Food liberalism is only the beginning. Change for the sake of mere change or boredom is a dangerous game. As the breakfast table before me as my witness, some things are fine, nay great, the way they are, and I will never again be subject to the whimsical morality of this generation’s willy-nilly need to put “stuff” in my pancakes.


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145 thoughts on “Food Liberalism & The Death of the Pancake

  1. Meh. Have you seen how many recipes there are for spicing up beans?
    Ooodles and oodles and oodles of them.

    A pot of good fresh plump beans is a treasure that doesn’t need spicing up — just a splash of oil and plenty of salt.

    Of course, good luck finding fresh beans up North, they’re a homegrown delicacy.

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  2. If you go to Maine, blueberries are traditional, which just futher proves that New England is always First in Liberalism.

    I’m not too upset over pancakes. Mess with my biscuits and someone is going to get hurt.

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            • RTod:
              There is no way you eat pancakes with chocolate. Dude, isn’t your entire diet lean meat veggies and protein powder?

              Ha! Well, I was running something resembling a Paleo diet for a while, but once I found myself getting more and more into old school bodybuilding workouts, my diet had to change alongside it. Doing hypertrophy workouts in a glycogen-depleted state sucks, even in a caffeinated state.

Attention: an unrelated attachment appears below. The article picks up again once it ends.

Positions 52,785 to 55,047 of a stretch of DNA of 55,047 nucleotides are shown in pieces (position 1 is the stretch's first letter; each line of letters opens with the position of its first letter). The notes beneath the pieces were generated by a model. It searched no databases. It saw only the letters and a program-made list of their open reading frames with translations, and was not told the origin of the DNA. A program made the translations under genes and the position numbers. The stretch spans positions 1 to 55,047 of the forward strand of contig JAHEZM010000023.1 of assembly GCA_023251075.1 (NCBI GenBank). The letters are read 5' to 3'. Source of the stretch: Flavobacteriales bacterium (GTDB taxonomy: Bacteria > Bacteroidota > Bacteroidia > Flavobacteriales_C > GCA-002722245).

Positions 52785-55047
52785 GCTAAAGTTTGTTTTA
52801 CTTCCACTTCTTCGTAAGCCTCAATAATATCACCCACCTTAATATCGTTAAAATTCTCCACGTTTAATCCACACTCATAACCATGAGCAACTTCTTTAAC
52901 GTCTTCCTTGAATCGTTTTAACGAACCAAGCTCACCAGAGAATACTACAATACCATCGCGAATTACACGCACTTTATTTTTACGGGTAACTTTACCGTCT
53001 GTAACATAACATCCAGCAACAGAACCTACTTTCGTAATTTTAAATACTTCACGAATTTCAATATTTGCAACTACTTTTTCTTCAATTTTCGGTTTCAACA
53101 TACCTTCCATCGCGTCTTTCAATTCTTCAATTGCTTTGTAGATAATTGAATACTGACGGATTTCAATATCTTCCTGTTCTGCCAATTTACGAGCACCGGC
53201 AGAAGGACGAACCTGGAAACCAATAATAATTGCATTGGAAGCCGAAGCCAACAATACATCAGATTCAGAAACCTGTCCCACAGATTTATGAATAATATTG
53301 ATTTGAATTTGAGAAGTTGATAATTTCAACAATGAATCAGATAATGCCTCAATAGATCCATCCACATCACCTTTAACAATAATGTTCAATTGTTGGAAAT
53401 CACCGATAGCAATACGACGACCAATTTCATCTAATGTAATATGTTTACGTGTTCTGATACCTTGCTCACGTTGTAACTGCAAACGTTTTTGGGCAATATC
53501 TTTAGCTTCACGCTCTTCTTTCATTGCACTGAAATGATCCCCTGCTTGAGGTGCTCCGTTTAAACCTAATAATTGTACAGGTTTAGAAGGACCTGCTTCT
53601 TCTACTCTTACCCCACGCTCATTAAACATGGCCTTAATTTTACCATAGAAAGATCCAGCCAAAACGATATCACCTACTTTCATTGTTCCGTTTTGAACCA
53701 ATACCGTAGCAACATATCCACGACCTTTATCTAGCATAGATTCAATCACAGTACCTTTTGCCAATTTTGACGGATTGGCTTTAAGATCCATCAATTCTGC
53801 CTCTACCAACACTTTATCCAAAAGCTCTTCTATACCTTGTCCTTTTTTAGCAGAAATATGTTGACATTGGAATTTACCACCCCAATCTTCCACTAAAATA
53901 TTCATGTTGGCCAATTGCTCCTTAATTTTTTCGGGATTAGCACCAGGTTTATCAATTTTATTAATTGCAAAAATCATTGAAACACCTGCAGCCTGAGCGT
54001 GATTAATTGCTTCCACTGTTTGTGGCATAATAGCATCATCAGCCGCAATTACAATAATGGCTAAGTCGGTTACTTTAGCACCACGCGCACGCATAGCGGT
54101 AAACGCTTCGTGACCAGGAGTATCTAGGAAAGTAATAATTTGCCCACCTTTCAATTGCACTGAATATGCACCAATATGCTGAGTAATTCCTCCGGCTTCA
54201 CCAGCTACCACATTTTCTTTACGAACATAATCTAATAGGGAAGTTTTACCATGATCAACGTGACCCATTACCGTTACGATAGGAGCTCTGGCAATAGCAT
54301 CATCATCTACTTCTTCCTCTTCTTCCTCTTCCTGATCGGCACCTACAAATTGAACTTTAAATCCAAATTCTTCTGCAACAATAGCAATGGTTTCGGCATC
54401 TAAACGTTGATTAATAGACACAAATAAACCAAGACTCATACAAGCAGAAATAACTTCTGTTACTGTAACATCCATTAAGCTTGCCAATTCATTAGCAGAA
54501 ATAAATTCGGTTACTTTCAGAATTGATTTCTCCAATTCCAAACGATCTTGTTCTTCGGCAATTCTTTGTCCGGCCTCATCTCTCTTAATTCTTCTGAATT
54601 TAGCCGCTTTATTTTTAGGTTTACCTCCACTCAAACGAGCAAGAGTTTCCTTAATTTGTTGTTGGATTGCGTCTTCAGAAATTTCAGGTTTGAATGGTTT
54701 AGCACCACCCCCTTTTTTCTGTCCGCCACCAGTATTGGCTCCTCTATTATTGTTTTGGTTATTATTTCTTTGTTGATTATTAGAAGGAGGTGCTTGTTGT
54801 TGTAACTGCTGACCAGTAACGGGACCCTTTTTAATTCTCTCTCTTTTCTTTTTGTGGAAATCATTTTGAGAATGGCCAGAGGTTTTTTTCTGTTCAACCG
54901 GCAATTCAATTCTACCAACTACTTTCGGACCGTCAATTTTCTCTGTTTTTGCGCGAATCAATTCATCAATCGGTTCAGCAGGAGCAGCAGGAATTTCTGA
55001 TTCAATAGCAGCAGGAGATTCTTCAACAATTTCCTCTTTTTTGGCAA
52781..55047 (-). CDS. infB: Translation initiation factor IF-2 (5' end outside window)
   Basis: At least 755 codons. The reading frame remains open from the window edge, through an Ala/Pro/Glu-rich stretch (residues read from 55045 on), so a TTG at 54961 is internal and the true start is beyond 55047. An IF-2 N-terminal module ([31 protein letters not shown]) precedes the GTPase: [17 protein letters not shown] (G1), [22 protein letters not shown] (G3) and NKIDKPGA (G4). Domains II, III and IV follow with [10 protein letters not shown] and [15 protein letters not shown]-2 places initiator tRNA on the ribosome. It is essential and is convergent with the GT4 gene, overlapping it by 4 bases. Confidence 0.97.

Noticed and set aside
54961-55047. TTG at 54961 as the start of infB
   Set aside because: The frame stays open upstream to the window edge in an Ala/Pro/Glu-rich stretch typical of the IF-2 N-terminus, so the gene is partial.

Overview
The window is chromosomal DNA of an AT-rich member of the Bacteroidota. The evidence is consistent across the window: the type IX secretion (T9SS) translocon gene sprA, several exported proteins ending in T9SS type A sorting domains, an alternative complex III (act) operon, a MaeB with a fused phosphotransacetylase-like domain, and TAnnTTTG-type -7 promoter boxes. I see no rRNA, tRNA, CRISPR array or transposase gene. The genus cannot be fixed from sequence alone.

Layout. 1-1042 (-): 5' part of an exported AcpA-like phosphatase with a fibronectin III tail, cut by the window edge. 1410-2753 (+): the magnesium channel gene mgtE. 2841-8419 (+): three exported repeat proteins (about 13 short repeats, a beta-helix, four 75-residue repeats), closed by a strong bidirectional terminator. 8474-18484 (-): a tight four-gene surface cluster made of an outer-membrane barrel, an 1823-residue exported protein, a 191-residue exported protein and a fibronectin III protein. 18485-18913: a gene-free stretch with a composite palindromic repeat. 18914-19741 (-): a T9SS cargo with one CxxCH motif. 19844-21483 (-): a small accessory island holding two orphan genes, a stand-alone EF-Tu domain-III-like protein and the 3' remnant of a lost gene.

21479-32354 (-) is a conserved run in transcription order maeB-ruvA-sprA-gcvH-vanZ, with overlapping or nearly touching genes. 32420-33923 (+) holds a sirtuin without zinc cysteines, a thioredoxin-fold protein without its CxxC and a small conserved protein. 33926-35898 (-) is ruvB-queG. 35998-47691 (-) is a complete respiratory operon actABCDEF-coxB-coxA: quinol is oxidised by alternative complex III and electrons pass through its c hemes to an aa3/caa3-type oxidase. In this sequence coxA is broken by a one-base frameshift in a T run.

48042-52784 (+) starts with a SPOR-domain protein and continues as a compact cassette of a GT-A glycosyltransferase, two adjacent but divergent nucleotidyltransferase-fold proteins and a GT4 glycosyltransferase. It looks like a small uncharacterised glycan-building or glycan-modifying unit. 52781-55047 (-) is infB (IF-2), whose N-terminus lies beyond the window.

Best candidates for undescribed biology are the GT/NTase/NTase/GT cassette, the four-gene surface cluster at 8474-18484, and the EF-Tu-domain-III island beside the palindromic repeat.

On training days, my macros are approximately 35% protein, 45% carbs and 20% fat. Most of them I consume between dinner and post workout (I work out at night). My food choices most of the time – small amount of fruit, a small sweet potato and oatmeal, which I have with dinner, pre and post workout meals.

              As far as my liking chocolate chip pancakes, my son likes them so I make them, and if he has any leftover, I’m not shy about taking a small bite or two. I don’t eat them as a regular meal.

              That said, don’t think I haven’t thought about substituting one of my oatmeal meals for some uncooked pancake batter. I don’t think it would be as filling and I don’t care for the added sugars.

              I’ll not be intimidated by your musculature! You are obviously 12!

              To be fair, considering that I’m 5’5″, I have to admit that there are 12 year olds taller than I am. I can’t say I like it either!!!

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                • Low intensity steady state cardio is manageable. It may be one of the few things that can be done reasonably well in that state without hitting a wall.

                  I experimented with a protein sparing modified fast last year, and other than low volume maintenance lifting, walking on a stairmaster or inclined treadmill walking was one of the few things that didn’t make me feel like crap and burned a fair amount of calories.

                  Disclaimer: I don’t recommend anyone try what I tried.

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  3. EVERYONE BOW DOWN TO MY FIAT.

    French Toast Panettone.

    It rocks. Plain and simple. (mixing a little almond extract with the egg wash makes it ever more rockin’.)